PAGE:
#42: Laurel Crosby

Written by Kathy Newman

Laurel Crosby is a highly respected individual within the sports community and is a dedicated advocate for people with disabilities. She is recognized throughout the country, for her outstanding level of involvement, leadership and initiative on behalf of wheelchair sports.

Laurel began volunteering with BC Wheelchair Sports back in 1979. She would be elected to the BCWSA Board of Directors in 1980 and go on to represent the BCWSA on the Canadian Wheelchair Sports Association Board of Directors.   

In the years that followed, Laurel became President of the Canadian Wheelchair Sports Association President (1993-1997) as well as President of the Canadian Paralympic Committee (1997-1998).

Laurel’s leadership has impacted numerous aspects of wheelchair sports throughout Canada.  In particular, she provided leadership in developing junior sports in mid-1980’s by helping to create the first National Junior Sports Camp, which was held in Toronto at Variety Village in 1984. Laurel then went on to chair the coordination of the National Junior Sports Camp in her hometown of Richmond, BC.  

Laurel has also spearheaded programs throughout the able bodied community, particularly at the school level, for a better understanding of attitudes toward people with disabilities. While working as principal of the Richmond school district, she worked tirelessly to ensure that students understood the value of inclusion.

Her true love, however, lies in team management. Early on, she began to manage teams at the provincial  and national level, including the BC Summer and Winter Games for the Disabled as well the BC teams that competed in National Championships. Laurel then went on to manage Canadian teams at the International level in Paris, Puerto Rico and Seoul. In 1992, she was chosen as Chef de Mission of the Canadian Team at the Summer Paralympics in Barcelona.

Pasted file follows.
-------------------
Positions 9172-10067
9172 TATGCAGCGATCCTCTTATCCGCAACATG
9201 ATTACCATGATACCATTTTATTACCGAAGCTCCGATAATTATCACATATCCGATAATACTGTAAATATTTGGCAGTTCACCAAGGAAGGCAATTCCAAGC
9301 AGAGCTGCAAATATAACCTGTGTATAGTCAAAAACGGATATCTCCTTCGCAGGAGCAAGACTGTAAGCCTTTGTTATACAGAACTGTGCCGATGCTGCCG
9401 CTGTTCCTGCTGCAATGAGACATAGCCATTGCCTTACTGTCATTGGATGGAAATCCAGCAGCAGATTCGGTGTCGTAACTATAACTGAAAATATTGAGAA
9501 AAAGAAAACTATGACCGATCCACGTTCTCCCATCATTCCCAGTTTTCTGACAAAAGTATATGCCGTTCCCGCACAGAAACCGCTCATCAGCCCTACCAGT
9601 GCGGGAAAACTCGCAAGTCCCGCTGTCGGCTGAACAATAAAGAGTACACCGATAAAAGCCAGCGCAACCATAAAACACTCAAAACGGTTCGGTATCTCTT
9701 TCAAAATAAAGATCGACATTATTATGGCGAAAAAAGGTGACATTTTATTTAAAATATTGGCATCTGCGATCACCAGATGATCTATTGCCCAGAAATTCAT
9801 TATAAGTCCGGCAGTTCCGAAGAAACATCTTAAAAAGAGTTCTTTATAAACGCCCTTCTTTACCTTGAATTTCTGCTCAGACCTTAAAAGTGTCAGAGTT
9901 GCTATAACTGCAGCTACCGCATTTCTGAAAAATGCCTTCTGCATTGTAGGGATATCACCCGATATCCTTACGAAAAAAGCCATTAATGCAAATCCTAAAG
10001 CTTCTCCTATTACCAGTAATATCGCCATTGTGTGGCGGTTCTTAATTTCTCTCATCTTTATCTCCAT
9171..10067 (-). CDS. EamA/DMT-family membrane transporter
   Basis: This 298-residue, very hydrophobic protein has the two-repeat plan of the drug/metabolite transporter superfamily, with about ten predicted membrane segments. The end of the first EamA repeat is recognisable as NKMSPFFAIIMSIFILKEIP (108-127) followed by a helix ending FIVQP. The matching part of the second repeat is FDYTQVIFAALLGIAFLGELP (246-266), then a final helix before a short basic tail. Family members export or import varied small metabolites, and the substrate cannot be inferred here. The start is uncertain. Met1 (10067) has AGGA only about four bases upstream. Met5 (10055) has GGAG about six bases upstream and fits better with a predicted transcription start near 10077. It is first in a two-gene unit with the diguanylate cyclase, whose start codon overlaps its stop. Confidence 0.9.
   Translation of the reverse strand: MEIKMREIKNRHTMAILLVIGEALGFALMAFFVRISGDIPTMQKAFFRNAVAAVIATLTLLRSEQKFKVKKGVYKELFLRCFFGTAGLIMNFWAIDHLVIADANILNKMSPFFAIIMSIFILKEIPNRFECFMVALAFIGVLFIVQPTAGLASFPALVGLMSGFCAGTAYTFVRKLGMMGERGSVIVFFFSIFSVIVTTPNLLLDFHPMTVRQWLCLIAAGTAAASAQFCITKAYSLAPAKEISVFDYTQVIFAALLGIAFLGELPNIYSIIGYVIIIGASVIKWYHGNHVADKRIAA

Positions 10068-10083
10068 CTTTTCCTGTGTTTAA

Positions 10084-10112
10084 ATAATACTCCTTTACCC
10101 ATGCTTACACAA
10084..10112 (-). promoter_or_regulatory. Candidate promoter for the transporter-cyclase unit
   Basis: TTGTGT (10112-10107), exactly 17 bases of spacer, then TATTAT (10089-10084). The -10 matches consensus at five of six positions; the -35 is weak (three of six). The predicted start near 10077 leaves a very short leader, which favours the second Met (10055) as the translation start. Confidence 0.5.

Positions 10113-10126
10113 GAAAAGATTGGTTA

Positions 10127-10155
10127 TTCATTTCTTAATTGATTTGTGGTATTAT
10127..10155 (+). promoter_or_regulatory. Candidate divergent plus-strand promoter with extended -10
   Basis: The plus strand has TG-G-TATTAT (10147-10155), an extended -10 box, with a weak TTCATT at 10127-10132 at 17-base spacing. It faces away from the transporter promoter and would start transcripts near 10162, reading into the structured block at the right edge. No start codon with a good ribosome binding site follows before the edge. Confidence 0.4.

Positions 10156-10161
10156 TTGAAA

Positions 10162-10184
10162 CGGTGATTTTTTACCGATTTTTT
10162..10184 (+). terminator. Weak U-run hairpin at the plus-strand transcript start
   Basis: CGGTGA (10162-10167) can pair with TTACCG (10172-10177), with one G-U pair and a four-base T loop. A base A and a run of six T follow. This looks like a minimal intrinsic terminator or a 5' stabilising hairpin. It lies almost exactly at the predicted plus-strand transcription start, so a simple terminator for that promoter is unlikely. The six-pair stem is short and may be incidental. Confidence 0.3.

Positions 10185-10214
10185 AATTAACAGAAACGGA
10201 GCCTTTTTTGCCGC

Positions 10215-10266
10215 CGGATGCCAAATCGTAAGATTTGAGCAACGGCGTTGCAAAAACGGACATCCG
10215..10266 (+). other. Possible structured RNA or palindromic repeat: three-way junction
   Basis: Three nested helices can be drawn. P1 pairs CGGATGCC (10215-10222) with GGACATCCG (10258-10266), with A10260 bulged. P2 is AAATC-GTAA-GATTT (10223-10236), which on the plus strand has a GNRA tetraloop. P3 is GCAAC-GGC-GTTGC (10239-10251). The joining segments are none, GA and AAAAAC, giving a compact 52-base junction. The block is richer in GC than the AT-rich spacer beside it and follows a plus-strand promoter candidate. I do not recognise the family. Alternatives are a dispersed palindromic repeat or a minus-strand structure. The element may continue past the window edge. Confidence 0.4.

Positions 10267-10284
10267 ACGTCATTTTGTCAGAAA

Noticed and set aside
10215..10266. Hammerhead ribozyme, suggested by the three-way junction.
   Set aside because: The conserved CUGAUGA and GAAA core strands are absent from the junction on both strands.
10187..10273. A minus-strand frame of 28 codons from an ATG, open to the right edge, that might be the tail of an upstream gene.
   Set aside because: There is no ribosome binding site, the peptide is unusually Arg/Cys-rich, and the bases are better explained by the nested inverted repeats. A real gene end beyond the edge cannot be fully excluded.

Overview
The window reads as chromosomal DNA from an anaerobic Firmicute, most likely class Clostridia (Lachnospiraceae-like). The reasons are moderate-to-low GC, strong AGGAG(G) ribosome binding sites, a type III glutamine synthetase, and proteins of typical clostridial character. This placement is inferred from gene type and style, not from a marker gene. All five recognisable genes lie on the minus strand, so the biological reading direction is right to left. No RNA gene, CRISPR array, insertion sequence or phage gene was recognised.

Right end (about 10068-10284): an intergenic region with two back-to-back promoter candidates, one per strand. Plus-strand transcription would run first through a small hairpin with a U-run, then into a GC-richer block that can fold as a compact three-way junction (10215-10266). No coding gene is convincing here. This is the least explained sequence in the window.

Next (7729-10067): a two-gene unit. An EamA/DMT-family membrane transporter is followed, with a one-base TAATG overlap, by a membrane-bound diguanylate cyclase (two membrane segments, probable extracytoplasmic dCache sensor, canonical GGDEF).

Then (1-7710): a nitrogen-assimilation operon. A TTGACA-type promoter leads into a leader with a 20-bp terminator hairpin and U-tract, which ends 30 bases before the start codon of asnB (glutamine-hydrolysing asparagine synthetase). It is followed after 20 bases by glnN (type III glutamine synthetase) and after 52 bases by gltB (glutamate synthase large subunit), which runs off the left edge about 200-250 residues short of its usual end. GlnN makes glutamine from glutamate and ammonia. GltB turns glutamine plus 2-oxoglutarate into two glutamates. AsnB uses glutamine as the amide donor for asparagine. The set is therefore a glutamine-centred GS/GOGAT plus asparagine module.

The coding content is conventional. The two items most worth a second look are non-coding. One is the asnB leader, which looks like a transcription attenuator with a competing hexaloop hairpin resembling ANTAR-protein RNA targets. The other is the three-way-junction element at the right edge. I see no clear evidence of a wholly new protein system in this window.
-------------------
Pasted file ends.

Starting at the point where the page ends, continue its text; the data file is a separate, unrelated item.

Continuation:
Laurel receives one of many awards for service

Here is Laurel talking about her first experience being in charge of the Canadian team in 1986 in Puerto Rico, “I was responsible for a wheelchair team of about 75 athletes and staff. It was definitely a trial by fire experience. Our accommodations were on an army base; armed soldiers patrolling every block, we lived in barracks with bunk beds, the top bunks of course being useless for our athletes, so therefore, not enough beds, busses that weren’t wheelchair accessible, a challenging Organizing Committee to work with, and bailing a couple of athletes out of jail for shimmying up a flagpole and “borrowing” some flags.  I loved every minute of it. Every day brought new challenges; it was exciting, fun and in the end we proudly pulled off a very successful team experience for Canada.”

Laurel has been recognized over the years for her commitment to wheelchair sports, receiving the Sport BC Daryl Thompson Life-time achievement award, the Promotion Plus In Her Footsteps award, and was nominated for the Vancouver YWCA Women of Distinction Award.